To deliver true Return on Innovation you will need to arm yourself with the skills to properly capture inspiration, land your learnings in clear & actionable ways and create an energising take-home message for your own audience. These three ingredients will create a spark that can help to set change in motion back in your own organisation.

Expertly capturing what inspired you, rather than just taking casual notes will stop you having to try to reinterpret what you heard. Landing your learnings in a constructive way will give you solid arguments, not just textbook reasons to start doing business not as usual. Building an energising take-home message instead of personal anecdotes will help to turn your colleagues into advocates for real action.

In our everyday work with clients, we see first hand how hard it can be to do this. But … we also know that doing it well creates the ability to generate competitive momentum that makes a real difference to customers.

InnoTown knows how important this momentum – and acting on fresh inspiration – is. Doing something new & different is not just one of the core beliefs on which InnoTown is founded. It is also the one thing that runs deep in the personal experiences of InnoTown speakers. Everything that makes them compelling to listen to and watch on stage comes from them taking action.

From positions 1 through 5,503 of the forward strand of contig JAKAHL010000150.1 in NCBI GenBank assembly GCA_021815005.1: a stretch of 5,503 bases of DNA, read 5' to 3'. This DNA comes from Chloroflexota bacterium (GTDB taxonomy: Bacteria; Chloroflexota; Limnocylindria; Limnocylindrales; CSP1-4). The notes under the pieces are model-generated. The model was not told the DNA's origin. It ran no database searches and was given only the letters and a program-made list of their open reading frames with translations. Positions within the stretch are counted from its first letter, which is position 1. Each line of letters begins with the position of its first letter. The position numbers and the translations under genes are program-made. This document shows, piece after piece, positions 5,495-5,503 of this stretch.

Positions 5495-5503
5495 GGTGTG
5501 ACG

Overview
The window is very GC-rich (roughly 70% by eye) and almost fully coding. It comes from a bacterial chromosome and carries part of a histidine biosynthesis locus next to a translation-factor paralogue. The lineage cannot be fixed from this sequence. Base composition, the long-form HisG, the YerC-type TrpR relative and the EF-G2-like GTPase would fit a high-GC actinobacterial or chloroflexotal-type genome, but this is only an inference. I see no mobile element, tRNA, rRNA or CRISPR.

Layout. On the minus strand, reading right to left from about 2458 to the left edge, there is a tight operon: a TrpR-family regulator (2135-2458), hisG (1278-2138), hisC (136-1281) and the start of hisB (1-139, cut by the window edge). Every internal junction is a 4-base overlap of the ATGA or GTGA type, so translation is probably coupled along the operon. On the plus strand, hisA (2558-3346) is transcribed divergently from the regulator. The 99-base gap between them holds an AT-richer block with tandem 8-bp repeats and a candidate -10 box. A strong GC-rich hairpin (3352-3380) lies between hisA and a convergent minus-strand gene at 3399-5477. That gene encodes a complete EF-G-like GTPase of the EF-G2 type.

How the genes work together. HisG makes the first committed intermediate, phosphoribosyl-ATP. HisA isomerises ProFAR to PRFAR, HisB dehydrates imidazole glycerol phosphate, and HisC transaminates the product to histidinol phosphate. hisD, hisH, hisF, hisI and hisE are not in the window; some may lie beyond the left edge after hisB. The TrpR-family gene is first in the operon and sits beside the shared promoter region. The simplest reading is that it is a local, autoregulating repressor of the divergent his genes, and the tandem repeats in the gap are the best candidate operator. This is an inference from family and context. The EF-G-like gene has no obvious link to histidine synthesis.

Remember: the biggest compliment you can pay to those that inspire you – at InnoTown or elsewhere – is to make sure that you act on how their view of the world is changing yours.

If you want to attend InnoTown and get the most out of your experience, then start smart: join us for the InnoTown Kickstart workshop. Start putting in place some smart techniques that help you maximise your ability to capture and use inspiration effectively.

This way, from the moment the lights go out in the InnoTown auditorium for the first speaker, you are ready. Ready to turn insider know-how & the unique business lessons of world-class speakers into tangible action.